The Pentagon has released its report. Congressional Democrats are all atwitter. But will Don't Ask, Don't Tell actually end this year?
The answer remains uncertain, with a clearer picture expected after this week.
As expected, the Pentagon's internal working group has found that ending DADT doesn't really carry a risk to U.S. servicemembers, doesn't threaten any U.S. military campaigns, and is supported by two thirds of troops and their family members, while 40-60 percent (a seemingly gigantic discrepancy between those two figures...) of Marine Corps and combat arms specialties think repealing DADT will have a negative impact.
Other than that last statistic, this is all supposed to create momentum for ending the policy. Some GOP senators had said they wanted to wait until the review came out before voting on it. Now, the review has come out, and that concern has been alleviated.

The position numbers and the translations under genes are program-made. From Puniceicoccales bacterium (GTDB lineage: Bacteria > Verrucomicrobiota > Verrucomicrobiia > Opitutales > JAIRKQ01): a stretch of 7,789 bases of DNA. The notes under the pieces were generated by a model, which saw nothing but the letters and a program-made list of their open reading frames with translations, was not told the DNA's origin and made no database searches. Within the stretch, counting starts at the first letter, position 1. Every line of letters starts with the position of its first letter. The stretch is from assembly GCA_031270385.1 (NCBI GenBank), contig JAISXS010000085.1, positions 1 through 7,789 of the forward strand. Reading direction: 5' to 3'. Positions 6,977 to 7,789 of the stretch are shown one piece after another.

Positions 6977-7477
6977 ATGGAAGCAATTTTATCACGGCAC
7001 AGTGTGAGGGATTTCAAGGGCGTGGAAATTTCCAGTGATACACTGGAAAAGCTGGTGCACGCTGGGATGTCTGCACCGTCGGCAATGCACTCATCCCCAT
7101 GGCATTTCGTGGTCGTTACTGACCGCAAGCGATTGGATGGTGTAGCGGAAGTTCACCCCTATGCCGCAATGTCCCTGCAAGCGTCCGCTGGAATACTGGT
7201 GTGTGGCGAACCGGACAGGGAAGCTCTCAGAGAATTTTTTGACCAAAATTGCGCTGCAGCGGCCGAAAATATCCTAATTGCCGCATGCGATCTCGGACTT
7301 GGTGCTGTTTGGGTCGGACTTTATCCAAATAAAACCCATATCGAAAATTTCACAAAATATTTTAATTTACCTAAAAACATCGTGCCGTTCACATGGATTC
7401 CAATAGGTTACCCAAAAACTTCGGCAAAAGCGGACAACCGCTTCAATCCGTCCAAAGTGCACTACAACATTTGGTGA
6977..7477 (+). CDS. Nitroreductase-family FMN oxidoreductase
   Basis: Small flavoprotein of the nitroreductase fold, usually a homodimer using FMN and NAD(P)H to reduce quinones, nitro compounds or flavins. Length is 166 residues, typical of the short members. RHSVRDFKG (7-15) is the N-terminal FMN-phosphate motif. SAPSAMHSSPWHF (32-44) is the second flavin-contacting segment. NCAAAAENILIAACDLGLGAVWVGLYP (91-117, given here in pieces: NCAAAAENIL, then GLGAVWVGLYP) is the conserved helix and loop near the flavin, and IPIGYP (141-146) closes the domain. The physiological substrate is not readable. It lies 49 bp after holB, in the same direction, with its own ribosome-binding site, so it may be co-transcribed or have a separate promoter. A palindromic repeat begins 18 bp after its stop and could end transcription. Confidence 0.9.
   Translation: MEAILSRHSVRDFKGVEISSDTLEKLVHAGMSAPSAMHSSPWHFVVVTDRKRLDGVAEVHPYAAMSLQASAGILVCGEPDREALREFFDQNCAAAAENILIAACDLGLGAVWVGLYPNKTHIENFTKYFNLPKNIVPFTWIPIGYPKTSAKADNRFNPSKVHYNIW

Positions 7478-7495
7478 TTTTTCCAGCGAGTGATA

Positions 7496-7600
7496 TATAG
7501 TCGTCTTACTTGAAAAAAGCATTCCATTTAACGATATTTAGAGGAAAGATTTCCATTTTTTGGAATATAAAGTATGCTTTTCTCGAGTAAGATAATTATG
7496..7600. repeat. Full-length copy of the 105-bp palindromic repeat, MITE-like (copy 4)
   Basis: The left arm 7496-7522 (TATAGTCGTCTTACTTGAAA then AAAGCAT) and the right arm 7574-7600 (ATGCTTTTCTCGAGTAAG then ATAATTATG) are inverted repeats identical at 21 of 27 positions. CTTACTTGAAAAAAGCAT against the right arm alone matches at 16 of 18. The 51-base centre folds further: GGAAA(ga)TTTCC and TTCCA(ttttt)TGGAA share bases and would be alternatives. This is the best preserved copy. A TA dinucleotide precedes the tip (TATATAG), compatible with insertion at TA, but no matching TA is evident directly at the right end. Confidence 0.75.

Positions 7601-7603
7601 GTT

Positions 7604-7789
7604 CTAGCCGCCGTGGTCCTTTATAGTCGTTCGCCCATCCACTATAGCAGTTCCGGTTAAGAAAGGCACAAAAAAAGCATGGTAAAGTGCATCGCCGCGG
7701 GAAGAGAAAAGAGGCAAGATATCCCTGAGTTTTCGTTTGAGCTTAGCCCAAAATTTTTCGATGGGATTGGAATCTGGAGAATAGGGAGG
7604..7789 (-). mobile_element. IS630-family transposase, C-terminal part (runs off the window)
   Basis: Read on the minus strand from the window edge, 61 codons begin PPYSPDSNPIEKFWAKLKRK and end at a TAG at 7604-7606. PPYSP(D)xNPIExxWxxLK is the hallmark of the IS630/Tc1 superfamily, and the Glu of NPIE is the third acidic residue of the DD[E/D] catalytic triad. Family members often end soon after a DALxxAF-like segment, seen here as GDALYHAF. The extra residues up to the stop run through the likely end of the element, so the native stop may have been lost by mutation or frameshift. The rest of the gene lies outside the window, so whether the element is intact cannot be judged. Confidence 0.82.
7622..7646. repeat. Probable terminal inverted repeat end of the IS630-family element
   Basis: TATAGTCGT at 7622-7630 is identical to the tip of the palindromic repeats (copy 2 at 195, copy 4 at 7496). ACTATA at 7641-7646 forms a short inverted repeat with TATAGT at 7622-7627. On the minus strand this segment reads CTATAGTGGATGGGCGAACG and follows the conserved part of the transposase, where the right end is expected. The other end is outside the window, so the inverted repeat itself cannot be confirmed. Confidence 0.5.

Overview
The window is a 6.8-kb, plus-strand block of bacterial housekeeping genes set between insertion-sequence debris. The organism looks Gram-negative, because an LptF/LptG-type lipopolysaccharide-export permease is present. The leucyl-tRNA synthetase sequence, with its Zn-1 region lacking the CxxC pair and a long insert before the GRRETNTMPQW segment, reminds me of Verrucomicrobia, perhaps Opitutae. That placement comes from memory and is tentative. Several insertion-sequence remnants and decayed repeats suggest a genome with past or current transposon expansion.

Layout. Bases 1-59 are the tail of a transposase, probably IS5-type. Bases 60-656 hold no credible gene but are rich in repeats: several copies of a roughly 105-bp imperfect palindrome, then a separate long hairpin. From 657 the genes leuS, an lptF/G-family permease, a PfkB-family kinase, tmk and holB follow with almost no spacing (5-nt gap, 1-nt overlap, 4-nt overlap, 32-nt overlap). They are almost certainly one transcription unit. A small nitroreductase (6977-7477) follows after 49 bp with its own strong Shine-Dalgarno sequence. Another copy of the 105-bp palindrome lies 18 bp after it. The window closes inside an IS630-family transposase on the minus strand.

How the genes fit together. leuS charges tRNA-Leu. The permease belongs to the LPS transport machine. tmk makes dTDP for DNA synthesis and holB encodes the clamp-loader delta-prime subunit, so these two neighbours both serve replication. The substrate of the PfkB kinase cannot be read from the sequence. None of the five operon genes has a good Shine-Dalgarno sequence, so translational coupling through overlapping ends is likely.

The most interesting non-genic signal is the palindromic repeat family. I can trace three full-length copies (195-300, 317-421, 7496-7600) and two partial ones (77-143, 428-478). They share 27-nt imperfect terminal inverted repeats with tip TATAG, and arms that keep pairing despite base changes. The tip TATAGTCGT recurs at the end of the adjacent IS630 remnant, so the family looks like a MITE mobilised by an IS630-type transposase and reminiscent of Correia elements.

A big enough majority of U.S. senators support ending DADT for this policy, on its own, to pass.
The problems, however, are time and procedure.
The DADT repeal is included in the current Defense authorization bill, a big piece of legislation that usually takes weeks to pass, sometimes including hundreds of amendments that see votes and varying durations of debate. Republican senators, including Maine's Susan Collins, objected to voting on the Defense bill without bringing more amendments to the floor--amendments unrelated to DADT--when Senate Majority Leader Harry Reid called it up for a vote just before the Senate's August recess. It appears there simply won't be enough time for the Senate to consider dozens of Defense amendments before the end of the year, and that DADT won't see a final vote before the end of the year.